Disability accessibility, queer-inclusive programs, and McGill’s Mental Health Services were just some of the hot button topics that administrators responded to with watered-down responses during yesterday’s Senate question period.
SSMU President Jake Itzkowitz questioned how committed McGill is to making the University a safe space for lesbian, gay, bisexual, and transgendered (LGBT) people, considering the volunteer structure of the Safe Space program.
Deputy Provost (Student Life & Learning) Morton Mendelson said that the University is committed, but noted that the Safe Space Program is in jeopardy.
“The future of Safe Space is uncertain and what the administration can do is limited,” he said. “It doesn’t have sustainable staffing.”
The Safe Space program – started by three volunteers – provides training to staff and faculty at McGill to better sensitize them to LGBT issues. The program is likely on the way out unless more volunteers can be found.
Jana Luker, Executive Director of Student Services, said she hoped to see the creation of a queer administrative position at McGill that would oversee the operations of Queer McGill, Student Services, and the Social Equity and Diversity in Education (SEDE) office – which could monitor the Safe Space program.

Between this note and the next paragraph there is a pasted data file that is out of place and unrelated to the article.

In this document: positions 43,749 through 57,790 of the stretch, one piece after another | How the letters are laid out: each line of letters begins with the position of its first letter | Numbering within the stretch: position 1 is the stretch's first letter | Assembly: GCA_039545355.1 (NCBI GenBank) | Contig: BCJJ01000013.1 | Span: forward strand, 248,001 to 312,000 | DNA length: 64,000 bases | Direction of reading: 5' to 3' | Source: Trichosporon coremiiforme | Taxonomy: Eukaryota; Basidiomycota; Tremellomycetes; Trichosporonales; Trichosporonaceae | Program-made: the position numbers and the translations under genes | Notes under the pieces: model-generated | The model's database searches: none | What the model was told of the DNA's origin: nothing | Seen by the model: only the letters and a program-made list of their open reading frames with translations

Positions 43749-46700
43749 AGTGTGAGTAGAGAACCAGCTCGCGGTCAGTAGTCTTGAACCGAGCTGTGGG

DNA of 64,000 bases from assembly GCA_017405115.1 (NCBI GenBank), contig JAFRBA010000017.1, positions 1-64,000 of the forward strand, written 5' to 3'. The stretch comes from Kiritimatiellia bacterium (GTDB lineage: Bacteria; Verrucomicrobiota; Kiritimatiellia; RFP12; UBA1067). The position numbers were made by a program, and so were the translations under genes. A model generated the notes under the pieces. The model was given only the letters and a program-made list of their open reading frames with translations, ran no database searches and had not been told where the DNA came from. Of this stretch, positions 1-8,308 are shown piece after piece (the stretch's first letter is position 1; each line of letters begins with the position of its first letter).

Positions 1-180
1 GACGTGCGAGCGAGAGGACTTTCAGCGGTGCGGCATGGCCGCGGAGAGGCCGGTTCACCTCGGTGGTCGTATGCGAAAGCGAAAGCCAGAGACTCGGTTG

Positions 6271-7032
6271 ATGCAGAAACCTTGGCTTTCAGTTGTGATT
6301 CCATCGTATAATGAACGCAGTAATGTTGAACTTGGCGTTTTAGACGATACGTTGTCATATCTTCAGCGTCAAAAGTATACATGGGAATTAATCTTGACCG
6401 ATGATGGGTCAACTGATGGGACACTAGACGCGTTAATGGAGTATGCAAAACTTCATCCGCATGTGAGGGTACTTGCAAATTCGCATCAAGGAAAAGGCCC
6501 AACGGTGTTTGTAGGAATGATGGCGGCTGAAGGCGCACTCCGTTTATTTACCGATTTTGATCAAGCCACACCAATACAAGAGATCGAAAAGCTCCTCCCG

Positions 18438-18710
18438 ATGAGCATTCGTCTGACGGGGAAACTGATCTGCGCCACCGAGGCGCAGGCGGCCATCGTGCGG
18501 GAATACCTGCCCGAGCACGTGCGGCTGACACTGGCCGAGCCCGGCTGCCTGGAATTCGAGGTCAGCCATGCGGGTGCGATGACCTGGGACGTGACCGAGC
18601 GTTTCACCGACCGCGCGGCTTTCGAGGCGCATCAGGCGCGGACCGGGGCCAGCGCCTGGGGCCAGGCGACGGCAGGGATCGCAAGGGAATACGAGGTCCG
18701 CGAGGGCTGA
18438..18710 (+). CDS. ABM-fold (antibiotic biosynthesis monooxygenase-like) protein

“If SEDE’s mandate were expanded to include a half-position person [to oversee the Safe Space program], then it would be able to continue,” she said, adding that Queer McGill and Student Services only provide services to students.
But Mendelson said it wouldn’t be possible given current budget cuts.
Jim Nicell, Associate Vice-Principal (University Services), responded to a question Senator Sean Waugh posed about disability accessibility, saying that McGill had tripled its budget – up to $400,000 this year – to improve accessibility.
“[Accessibility] is an issue of striking a balance with maintaining the heritage value of properties,” he said.
Several senators pointed out where McGill could be doing more. Senator and Music Professor Stefano Algieri followed up to Waugh, describing a student in a wheelchair who came to Pollack Hall for an audition and could not access to the stage.
Senator and Physical and Occupational Therapy Professor Beverlea Tallant also noted that snow clearing creates accessibility problems.
“A shovelled width for a path is not sufficient for a wheelchair. Certainly no one in a wheelchair could access the Brown Building by the top entrance,” Tallant said.
Finally, Arts Senator Daniel King questioned what McGill could do to improve communication between Mental Health Services and the rest of the University.
Mendelson shied away from making any concrete commitments, responding only that Luker was drafting a review of Mental Health Services and would be implementing “a framework to move forward.”
King suggested that regular meetings could occur between the Director of Mental Health Services and the Deans.